The Theatreguide.London Review
You Can't Take It With You
Southwark Playhouse Autumn 2007
This uninterruptedly hilarious 1937 farce by Moss Hart and George S. Kaufman helped define the genre of screwball comedy, a take-no-prisoners laughfest in which totally insane but internally consistent logic creates one bizarre situation after another, and the audience (and the relatively sane characters) get caught up and have to happily come along for the ride.
In this case the insanity is generated by a family for whom 'eccentric' is an insufficient label.
Mother imagined herself a painter until a typewriter was accidentally delivered, at which point she declared herself a playwright. Father makes fireworks in the basement, while daughter makes sweets in the kitchen between (or during) ballet lessons.
Grandfather has never paid income tax in his life, and has anyone fed the snakes?
I've actually left out a half-dozen other members of the extended family, but you get the idea. And if I tell you that the most nearly-normal daughter is engaged to a boy whose parents are very conservative, and they're coming to dinner, you can guess much of the rest.
(The situation and plot are so foolproof that they've been ripped off repeatedly by other writers - turned on its head, for example, this becomes La Cage Aux Folles)
Just as we've gotten through our first round of enjoying the general silliness, in come the visitors, and everything that could possibly embarrass them happens, to our delight.
Of course everything turns out all right in the end, because these are all good people for whom we wish nothing but good.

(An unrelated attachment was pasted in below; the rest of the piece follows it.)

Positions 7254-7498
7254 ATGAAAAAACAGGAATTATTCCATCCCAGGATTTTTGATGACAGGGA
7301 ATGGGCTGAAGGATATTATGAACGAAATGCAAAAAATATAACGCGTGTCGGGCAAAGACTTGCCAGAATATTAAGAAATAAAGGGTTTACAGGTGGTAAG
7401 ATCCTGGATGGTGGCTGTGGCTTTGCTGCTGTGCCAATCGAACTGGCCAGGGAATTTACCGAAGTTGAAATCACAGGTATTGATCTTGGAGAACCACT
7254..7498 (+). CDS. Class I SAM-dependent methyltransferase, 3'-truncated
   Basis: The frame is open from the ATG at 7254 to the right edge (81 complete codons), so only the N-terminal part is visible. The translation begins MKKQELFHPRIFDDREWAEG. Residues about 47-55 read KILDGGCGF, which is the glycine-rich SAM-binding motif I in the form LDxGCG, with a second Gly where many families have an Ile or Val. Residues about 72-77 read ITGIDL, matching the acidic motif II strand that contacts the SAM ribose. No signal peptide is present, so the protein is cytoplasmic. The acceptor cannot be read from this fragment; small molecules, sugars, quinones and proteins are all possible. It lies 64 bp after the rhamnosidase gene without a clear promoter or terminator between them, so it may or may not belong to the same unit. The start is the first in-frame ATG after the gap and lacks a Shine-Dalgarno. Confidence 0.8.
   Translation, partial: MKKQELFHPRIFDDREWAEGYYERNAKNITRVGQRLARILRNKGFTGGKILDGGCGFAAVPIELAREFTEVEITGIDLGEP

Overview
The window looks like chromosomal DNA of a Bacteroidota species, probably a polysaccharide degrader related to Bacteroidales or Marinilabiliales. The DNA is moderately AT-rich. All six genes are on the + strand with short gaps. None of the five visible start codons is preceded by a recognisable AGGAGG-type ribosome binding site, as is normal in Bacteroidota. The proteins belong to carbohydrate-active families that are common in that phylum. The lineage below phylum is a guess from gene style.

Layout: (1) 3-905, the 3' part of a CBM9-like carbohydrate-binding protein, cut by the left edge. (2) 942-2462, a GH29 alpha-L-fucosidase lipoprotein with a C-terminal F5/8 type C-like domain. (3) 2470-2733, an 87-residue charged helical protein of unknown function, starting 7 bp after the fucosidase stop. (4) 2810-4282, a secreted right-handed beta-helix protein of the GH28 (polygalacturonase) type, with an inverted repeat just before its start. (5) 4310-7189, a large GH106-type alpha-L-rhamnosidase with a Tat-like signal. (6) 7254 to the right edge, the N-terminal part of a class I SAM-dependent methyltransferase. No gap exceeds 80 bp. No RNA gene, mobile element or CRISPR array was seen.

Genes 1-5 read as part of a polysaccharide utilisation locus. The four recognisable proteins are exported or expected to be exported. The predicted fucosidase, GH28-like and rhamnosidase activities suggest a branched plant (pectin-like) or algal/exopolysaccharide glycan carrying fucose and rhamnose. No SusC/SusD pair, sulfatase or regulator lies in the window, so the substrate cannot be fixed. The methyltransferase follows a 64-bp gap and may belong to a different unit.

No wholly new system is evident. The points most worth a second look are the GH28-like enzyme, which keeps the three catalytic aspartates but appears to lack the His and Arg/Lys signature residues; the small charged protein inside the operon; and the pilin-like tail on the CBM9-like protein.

This revival at the Southwark Playhouse captures all the fun and all the warmth in a fast-moving and thoroughly entertaining couple of hours.
Indeed, my only small reservation about Gavin McAlinden's direction is that he is sometimes a bit too restrained - in a farce like this, there's no such thing as being too frenetic, and a little more chaos could only have helped.
Presiding over both family and play is Gawn Grainger as Grandpa, dispensing wisdom and wit in equally generous portions.
Sadie Shimmin sets and sustains the screwball tone as she captures Mother's innocent ditziness, along with Sarah Wildor as the ballerina-cum-confectionist, and Caroline Fenton enjoys a couple of scene-stealing cameos.
It would be easy in a comedy of this sort for the young lovers to be faceless stick figures, but Maria Bonner and Matt Barber imbue them with attractive verve and personality.
They don't write them like this any more, mainly because there's nobody as good at generating uninterrupted laughs as Kaufman and Hart any more. Treat yourself.
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